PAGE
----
Two days ago I ran my first 50 mile race – the North Face Endurance Challenge 50. The day brought humidity, a beautiful full moon at the start, great company, some significant slumps, beautiful trails, and even me laughing so hard I shot Coke out of my nose at an aid station.
Now that I’ve had a few days to process the event and catch up on some rest, here are the 4 biggest things I learned from running 50 miles.
1 – Falling down is often the best way for me to loosen up and start having more fun. I started hitting my first slump around mile 18. I had been up in my head a lot, being pretty serious, and analyzing just about everything. David and I were running down an easy downhill when I caught a toe on a tree root and fell, and then rolled to the side of the trail. I was laughing instantly and as soon as he knew I was okay, he was laughing right along with me. I got up, brushed myself off, and only three steps later I caught the same toe on a different tree root and had another identical fall. This time I was laughing even harder!
The beautiful thing about falling not just once, but twice, was that it gave me an immediate shift in mood. How could I not laugh at myself and loosen up after that? It was just what I needed to remind myself that I was out there because I think trail running is fun. It’s a chance to connect with nature, myself, and the other crazy people around me. It’s even better when you’re covered in dirt.
2 – I need a better system to remember things. I have always noticed that the further I am into a long run, the more forgetful I become. I’ll forget where to turn, I’ll forget how to get somewhere in an efficient way, I’ll even forget to eat. I have never used a drop bag in a race but decided to use one here so I didn’t have to carry quite so much with me. When I was 5 miles out from my drop bag I kept thinking ‘Don’t forget your drop bag. Don’t forget your drop bag.’ And what did I do? I forgot to get what I needed out of my drop bag. I was so excited to see my pacer and my boyfriend at that same aid station that I didn’t even think about the food I needed for the remaining 15 miles. That is a mistake I paid for starting about 5 miles later.
3 – The last two miles are magical. When my Garmin buzzed and I looked down to see that I had just completed my 48th mile, everything changed. The hurt in my legs went away. The mental fatigue went away. My desire to stop and sit on the ground with a jar of pickles and an espresso went away. (I literally craved that for a solid 20 miles.) Instead I was filled with awe that I had just run 48 flippin miles, and in only two more miles, it would be over.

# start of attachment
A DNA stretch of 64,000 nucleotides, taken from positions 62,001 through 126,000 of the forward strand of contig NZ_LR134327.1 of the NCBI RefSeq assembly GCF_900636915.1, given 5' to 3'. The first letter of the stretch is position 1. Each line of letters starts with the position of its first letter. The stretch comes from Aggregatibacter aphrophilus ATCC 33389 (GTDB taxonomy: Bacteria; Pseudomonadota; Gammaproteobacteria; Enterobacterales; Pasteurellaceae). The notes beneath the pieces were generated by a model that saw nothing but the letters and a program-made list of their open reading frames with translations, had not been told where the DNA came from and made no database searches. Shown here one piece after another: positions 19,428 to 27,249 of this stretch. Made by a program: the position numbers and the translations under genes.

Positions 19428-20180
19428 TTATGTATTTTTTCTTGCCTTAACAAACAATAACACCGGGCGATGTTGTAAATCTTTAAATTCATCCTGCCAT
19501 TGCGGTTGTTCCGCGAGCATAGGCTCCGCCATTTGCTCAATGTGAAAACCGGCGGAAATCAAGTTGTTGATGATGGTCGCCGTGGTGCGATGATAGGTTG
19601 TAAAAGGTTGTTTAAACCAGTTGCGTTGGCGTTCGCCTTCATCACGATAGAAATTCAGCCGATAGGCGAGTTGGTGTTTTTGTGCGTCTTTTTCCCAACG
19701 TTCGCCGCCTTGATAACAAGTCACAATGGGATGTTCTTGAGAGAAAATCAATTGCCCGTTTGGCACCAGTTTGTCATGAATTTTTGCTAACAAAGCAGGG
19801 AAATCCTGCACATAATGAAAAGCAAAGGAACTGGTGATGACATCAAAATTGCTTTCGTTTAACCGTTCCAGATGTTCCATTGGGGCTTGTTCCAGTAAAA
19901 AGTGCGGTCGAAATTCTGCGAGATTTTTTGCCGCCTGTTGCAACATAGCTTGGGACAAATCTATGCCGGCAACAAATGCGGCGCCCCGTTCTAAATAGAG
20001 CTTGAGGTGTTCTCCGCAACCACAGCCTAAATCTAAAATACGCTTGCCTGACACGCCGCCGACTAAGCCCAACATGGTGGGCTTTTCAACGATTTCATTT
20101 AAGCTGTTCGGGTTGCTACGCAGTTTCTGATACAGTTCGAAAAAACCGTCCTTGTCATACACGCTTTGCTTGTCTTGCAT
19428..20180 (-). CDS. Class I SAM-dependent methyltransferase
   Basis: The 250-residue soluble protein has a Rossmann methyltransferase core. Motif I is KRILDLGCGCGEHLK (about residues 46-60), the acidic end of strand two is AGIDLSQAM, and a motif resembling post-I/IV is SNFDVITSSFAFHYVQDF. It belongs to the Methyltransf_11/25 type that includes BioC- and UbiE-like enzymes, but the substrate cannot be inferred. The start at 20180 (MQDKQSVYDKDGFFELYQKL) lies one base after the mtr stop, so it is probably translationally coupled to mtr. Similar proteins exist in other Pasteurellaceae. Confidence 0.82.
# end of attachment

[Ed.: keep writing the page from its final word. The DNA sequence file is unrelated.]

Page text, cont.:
I was filled with excitement of seeing the people I knew would be at the finish line. I was filled with dread because I wasn’t ready for this whole experience to be done – I wanted to savor more time on the trail, in solitude, finding grit I didn’t even know I had. I was elated that I was actually doing something that just a year ago I said I would never ever do.
I fought back tears of elation and sadness the whole last two miles, all while my legs somehow ran my fastest mile of the day. Mile 50 was an 8:04 for me. It was divine.
4 – Accomplishments are most satisfying when they are shared with other people. I am astounded by all the texts, emails, phone calls and Facebook messages I received from people both leading up to the event and after. I was, and still am, floored. I’m just little old me, running a race. Not curing cancer. Not helping end world hunger. Just me running a hell of a long way, and for some reason it resonated with some people.
And it wasn’t just the people messaging me – my parents painted their car windows with my race number and words of encouragement. My cross country team surprised me with a cake on Friday to wish me luck. My boyfriend looked elated when I crossed the line and was so incredibly accommodating in helping me recover. A friend of mine told me that I inspired her to push herself during her own 4 mile run that day.
Every time I picked up my phone this weekend I was flooded with appreciation of all the people I am surrounded with, and how encouraging they all are. It’s easy to forget when you are 30 miles deep into the woods that there’s a whole other world out there- a world with people tracking your progress on line, people waiting at the finish line with fingers crossed that you’re okay, people thinking about what you’re doing while they decide to lace up their running shoes for the first time in 5 years and finally feel brave enough to take that first step out the door. What we all do is so beautifully interconnected, which I was reminded of over and over again this weekend.
I most often run to get away from everything and feel separate from the rest of the world. I am amazed that the most powerful aspect of this race was how the connection to the people in my world made it incredible. Thanks to each and every person that reached out over the last few days. It made my first 50 more memorable that I ever could have imagined.